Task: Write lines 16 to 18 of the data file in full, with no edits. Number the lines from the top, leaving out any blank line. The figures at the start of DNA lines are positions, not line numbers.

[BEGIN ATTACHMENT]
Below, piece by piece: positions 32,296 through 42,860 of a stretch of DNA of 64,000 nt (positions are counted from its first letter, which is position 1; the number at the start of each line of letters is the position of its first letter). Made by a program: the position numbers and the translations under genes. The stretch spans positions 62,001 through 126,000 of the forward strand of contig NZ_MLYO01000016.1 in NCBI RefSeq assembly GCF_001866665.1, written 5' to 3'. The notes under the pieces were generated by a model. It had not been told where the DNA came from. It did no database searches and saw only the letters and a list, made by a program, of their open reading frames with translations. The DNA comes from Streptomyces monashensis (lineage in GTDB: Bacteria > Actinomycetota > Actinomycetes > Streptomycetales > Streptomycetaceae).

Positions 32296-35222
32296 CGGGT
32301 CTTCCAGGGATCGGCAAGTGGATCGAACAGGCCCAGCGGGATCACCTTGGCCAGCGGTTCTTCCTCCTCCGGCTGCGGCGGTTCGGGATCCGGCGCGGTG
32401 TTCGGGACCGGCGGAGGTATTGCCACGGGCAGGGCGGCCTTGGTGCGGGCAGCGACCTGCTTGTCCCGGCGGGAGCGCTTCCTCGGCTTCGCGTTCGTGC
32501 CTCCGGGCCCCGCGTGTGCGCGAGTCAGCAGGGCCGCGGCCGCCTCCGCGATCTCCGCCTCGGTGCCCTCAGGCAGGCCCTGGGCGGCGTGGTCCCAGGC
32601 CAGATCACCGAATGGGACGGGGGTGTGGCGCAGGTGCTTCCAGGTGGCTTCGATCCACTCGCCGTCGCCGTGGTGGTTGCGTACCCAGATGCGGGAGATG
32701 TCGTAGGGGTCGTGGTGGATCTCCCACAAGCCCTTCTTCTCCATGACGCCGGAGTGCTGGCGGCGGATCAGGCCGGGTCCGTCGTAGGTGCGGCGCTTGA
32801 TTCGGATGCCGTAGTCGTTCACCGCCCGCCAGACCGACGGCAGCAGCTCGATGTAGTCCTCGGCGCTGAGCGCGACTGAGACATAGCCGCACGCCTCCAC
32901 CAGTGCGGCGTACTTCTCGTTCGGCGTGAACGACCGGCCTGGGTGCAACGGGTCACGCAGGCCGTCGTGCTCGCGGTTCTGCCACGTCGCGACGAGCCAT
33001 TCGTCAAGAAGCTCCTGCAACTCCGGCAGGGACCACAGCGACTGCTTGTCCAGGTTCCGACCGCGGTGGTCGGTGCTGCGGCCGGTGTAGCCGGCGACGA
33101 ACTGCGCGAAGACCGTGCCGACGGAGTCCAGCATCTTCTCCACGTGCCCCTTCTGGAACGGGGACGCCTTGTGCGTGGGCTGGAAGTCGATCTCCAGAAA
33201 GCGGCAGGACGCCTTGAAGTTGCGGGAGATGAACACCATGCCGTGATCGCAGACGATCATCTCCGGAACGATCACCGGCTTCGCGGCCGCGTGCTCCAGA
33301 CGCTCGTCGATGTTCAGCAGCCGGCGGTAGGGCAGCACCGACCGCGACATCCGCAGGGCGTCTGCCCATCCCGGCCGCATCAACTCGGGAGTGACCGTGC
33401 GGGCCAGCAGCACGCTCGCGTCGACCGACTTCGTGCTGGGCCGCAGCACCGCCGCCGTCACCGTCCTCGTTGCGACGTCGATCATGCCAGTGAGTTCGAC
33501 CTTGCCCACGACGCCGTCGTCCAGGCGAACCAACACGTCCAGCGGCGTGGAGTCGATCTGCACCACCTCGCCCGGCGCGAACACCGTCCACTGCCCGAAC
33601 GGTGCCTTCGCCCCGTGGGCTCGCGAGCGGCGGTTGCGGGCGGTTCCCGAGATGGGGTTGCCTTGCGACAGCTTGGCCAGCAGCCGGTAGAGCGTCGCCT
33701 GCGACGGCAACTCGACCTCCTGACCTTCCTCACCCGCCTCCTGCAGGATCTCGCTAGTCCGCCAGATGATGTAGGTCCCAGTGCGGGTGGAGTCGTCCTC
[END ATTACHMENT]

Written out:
33501 CTTGCCCACGACGCCGTCGTCCAGGCGAACCAACACGTCCAGCGGCGTGGAGTCGATCTGCACCACCTCGCCCGGCGCGAACACCGTCCACTGCCCGAAC
33601 GGTGCCTTCGCCCCGTGGGCTCGCGAGCGGCGGTTGCGGGCGGTTCCCGAGATGGGGTTGCCTTGCGACAGCTTGGCCAGCAGCCGGTAGAGCGTCGCCT
33701 GCGACGGCAACTCGACCTCCTGACCTTCCTCACCCGCCTCCTGCAGGATCTCGCTAGTCCGCCAGATGATGTAGGTCCCAGTGCGGGTGGAGTCGTCCTC